Look for beginner lessons that just teach you the basics. Believe me, you need to build your skills from the ground up.
After you have a rather solid ground knowledge of the instrument you could advance into the music that interests you.
2. Online courses
Maybe inside YouTube or on another platform, there are well-structured courses that will take you from zero to hero if you follow along and practice at home.
If you are willing to put in the hours and do your homework one of these courses will be a great alternative to get you started.
My recommendation is that you don’t go crazy looking for the perfect one. Any will do. You just need someone to show you the primordial stuff and then you will most likely earn the tools to keep paving your way.
3. Playing over songs
This is how most guitar legends learned to play, and it is one of the least popular methods nowadays.
The availability of courses and tutorials that take your hand and guide you from day one makes for this alternative almost unheard of.
But back in the day, there was pretty much no other choice. You just had to listen to your favorite songs and try to figure them out by ear.
This is absolutely torture for beginners, but if you have the patience and put in the extra work, this method will put you a step ahead.
By doing this you will develop a strong ear that will allow you to figure out just about any song on the spot, and you will teach yourself how to get different sounds from the instrument in order to match the ones you are hearing.
I think of guitar books as more of a complement. I’m not that sure if you could completely get it by just reading. However, for some people, a well-detailed guide on paper is better than a tutor and I can really get it.
Go and see what does your library can offer you on this topic. I will recommend you avoid academic books or those geared to a more formal study of the instrument. You don’t need that for now.
Look for editions that don’t focus on music theory but on technique and practicality.
I’m not saying that theory is not important, I’m saying that it’s not important to you now. You probably even haven’t decided if you really like playing the guitar. Why should you be reading about scales and harmony?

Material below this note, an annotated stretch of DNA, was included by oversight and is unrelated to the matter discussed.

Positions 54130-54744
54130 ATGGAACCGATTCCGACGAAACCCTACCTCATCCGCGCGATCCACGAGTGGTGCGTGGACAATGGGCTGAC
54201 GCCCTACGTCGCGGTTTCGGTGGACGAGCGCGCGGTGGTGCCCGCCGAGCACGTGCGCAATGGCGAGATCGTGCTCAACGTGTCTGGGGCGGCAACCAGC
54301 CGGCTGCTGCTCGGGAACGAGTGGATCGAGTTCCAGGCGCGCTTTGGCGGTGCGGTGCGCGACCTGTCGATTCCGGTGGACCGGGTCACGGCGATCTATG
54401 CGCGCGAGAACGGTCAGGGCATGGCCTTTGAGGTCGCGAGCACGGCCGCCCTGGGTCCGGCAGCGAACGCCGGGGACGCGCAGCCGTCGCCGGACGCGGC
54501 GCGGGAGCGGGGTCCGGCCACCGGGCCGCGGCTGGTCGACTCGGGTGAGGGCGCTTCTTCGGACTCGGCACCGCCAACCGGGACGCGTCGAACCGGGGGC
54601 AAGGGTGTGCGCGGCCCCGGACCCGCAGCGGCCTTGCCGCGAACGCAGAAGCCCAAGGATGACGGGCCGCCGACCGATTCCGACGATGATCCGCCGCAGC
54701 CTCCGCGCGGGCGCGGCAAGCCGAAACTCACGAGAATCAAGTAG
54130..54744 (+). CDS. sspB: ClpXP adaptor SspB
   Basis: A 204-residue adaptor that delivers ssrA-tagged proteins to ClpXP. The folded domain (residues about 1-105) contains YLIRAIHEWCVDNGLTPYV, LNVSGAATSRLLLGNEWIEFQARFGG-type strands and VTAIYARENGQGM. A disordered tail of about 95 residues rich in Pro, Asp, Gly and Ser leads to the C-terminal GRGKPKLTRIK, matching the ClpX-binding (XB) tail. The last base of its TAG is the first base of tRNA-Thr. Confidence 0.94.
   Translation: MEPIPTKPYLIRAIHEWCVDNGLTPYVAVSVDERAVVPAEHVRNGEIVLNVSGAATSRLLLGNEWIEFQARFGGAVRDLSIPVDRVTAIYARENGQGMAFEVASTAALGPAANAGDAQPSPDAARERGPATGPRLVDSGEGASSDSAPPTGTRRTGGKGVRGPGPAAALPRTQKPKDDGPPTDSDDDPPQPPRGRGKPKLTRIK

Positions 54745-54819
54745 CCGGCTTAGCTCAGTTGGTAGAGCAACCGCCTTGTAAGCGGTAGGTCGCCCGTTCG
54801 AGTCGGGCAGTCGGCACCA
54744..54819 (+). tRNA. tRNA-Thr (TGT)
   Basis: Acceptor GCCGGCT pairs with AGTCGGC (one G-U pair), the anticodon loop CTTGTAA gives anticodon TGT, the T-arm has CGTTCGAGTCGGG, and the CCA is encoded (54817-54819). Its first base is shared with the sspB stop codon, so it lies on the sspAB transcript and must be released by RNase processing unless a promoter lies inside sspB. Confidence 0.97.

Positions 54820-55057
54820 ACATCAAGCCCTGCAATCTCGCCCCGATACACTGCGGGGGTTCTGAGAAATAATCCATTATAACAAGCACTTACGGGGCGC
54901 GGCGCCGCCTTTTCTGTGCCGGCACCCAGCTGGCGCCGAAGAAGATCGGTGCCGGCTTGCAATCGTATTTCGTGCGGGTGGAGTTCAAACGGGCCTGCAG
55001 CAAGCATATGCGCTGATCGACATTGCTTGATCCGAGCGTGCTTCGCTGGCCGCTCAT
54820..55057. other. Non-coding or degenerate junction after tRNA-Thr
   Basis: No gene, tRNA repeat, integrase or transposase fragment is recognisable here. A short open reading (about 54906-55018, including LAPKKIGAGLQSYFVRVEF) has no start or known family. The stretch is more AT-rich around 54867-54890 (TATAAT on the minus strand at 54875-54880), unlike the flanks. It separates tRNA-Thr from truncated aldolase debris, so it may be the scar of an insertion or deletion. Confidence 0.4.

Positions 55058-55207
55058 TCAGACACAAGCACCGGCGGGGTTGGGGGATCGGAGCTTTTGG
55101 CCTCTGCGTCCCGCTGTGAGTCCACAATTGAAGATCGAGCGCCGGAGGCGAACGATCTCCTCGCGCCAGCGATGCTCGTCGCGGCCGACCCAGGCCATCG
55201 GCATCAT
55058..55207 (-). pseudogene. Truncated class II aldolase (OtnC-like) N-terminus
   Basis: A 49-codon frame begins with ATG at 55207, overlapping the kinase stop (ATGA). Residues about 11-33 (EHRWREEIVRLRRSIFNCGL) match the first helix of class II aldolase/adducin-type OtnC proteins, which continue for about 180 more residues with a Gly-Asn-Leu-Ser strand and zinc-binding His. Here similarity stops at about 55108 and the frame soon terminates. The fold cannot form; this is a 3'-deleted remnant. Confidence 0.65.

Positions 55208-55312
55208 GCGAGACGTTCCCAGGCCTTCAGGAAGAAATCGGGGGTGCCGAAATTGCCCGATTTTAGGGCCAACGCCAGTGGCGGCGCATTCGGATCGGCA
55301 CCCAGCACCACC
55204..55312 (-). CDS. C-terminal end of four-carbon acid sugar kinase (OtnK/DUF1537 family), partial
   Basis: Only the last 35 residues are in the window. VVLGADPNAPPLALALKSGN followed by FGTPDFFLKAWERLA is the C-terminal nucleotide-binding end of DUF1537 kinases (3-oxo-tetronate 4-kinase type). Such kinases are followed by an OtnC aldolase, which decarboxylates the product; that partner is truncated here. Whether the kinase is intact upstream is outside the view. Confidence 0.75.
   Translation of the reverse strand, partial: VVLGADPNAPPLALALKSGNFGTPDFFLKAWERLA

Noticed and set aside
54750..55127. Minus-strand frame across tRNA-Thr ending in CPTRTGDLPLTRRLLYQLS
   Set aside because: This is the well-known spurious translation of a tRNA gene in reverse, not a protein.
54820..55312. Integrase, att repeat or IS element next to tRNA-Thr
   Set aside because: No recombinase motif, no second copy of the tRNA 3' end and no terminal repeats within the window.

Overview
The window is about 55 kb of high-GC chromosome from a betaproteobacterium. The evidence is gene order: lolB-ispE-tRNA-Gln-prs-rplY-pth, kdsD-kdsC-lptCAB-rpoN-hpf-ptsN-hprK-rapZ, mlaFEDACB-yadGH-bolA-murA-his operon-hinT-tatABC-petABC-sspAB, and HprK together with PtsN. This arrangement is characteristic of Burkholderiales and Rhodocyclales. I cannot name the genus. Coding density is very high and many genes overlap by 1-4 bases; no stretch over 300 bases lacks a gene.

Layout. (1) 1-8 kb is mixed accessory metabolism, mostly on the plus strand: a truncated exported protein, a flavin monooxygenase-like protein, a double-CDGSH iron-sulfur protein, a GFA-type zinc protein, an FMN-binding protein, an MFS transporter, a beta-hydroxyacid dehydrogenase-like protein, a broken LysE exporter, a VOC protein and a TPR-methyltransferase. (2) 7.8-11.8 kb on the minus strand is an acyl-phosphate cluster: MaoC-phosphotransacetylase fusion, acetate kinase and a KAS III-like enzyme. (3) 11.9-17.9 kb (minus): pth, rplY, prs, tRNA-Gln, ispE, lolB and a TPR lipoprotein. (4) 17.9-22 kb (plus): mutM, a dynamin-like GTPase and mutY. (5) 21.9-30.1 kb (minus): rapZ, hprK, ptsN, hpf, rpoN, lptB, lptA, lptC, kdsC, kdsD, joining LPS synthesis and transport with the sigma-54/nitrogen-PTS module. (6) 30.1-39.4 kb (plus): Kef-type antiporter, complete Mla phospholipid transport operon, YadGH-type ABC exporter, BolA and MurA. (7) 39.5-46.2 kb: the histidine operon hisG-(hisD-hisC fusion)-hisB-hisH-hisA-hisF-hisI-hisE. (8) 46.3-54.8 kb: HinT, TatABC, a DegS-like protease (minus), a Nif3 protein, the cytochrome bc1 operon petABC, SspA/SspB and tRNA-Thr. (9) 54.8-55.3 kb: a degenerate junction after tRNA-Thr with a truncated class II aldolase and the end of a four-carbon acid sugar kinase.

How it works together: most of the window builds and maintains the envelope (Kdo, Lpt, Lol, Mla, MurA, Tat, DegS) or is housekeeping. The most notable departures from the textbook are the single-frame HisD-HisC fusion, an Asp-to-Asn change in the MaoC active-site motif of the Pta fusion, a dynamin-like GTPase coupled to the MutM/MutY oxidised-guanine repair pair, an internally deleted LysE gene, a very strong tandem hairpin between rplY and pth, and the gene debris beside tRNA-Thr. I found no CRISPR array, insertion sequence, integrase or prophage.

There’s time for that later.
5. Tablatures and chord schemas
Tablatures and chord schemas are both your best friend and your worst nightmare. They are very easy to understand and so convenient. Very much so that they might turn you into a lazy guitar student.
I know about this first hand.
The availability of any guitar part on a tablature can really hurt the natural development of your musical ear and your ability to figure out songs on your own.
Why would you waste half an hour trying to find out what chords are being played in a song if you can google them in 10 seconds?
Well, I can assure you that if you just don’t google it and force yourself to get it just by listening to it, at some point, your ear will develop and it will be faster to figure it out than to look for schemas online.
However, if you just never do it and always resort to transcriptions, your ear will be stuck at a beginner level for years, even if your technique and playing are well over intermediate or advanced.
6. Having a guitar mentor
Perhaps you have a friend who plays the guitar, or an uncle, or a cousin. Whoever you can find that knows their way around this instrument will make for a good guitar mentor.
A mentor will mostly help you set realistic goals, give you feedback and prevent you from developing bad habits.